How Christianity Came Into Crisis
Today at the dawn ofher third millennium, the Christian church is undergoing a theological crisis in what she thinks and believes about Jesus of Nazareth.
The crisis grows out of a fact now freely admitted by both Protestant and Catholic theologians and exegetes: that as far as can be discerned from the available historical data, Jesus of Nazareth did not think he was divine, did not assert any of the messianic claims that the New Testament attributes to him, and went to his death without intending to found a new religion called “Christianity.” That is, the theological crisis has to do with the prima facie discrepancy between what Jesus of Nazareth apparently thought he was (a special but very human prophet) and what mainline Christian believers now take him to be (the divine Son of God, consubstantial with the Father and the Holy Spirit).
The apparent difference between the “Jesus of history” and the “Christ of faith” is not a new problem in Christianity. Since the last century liberal Protestant scholars like Adolf von Harnack and agnostics like Ernest Renan have tried to strip away what they thought were
the church’s divinizing embellishments of Jesus of Nazareth so as to arrive at the “real” (that is, the human) prophet of Nazareth.
More recently Roman Catholic exegetes and theologians have joined the discussion. With the encouragement of the Pontifical Biblical Commission, Catholic scholars now teach that the Gospels are not accurate “histories” of Jesus but religious testimonies produced by the second and third generations of Christians, whose faith that Jesus was their savior colored their memory of his days on earth. Thus, even though all Catholic biblical scholars believe that Jesus is God, they do not necessarily maintain that Jesus himself thought he was the divine Son of God, who had existed from all eternity as the Second Person of the Trinity.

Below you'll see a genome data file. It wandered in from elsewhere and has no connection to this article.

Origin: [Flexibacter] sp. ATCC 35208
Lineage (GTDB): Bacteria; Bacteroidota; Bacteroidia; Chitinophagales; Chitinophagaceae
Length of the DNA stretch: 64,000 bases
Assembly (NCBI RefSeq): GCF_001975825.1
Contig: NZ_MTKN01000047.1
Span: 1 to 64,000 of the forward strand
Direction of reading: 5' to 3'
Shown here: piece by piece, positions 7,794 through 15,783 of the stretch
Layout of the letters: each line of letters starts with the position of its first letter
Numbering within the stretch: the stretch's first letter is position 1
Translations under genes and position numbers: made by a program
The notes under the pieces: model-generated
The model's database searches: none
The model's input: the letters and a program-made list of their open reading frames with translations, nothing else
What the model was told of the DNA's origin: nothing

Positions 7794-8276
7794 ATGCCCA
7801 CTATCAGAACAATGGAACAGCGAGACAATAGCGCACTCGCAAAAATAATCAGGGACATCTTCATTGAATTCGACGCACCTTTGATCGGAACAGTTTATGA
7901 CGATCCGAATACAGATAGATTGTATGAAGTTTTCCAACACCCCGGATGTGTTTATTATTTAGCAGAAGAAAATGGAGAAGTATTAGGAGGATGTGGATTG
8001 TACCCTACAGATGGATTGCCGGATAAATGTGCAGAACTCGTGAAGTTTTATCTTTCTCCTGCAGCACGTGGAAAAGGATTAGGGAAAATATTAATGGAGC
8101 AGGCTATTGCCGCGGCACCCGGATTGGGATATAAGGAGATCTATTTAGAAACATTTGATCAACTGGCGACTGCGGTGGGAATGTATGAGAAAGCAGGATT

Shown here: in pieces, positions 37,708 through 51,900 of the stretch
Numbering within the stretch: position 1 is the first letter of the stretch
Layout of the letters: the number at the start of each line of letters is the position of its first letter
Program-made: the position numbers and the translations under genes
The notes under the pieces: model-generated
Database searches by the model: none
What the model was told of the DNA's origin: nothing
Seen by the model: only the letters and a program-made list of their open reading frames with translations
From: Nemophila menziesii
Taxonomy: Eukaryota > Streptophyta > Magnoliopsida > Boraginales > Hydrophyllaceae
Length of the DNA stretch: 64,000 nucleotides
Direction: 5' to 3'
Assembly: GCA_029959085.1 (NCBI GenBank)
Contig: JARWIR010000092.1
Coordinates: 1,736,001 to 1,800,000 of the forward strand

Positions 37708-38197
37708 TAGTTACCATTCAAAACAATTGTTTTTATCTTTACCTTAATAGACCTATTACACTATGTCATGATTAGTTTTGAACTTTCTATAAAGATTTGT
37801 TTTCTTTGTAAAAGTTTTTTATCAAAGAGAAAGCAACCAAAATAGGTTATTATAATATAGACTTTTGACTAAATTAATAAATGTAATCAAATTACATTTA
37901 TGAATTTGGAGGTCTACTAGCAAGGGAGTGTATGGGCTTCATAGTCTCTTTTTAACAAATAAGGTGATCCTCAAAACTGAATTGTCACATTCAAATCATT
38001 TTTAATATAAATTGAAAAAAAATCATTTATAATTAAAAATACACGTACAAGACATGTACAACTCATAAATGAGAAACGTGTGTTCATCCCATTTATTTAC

Just as the question of discontinuity between the Jesus of history and the Christ of faith is not a new problem, so too solutions to it have long been available in Christian teaching. Today, however, those solutions and the presuppositions on which they rest are being called into question.
Did Jesus actually think that he was the divine Son of God? Christian theologians have traditionally answered this question by asserting that their savior, insofar as he was both God and man, was quite literally of two minds about himself. Relying on a complex distinction that ancient Hellenistic philosophy made between “nature” and “person” (or “rational hypostasis”), these theologians claim that Jesus, even though he was only one person, did have both a human and a divine nature, joined in “hypostatic union.” Each of the two natures, they say, had a corresponding intellect, finite in the one case, infinite in the other. And therefore, even if in his human self-understanding Jesus was not aware of his own nature as God, in his divine mind he did know who and what he really was. And he chose to reveal his identity gradually and indirectly, in ways that believers came to fully comprehend only after Jesus’ death and resurrection.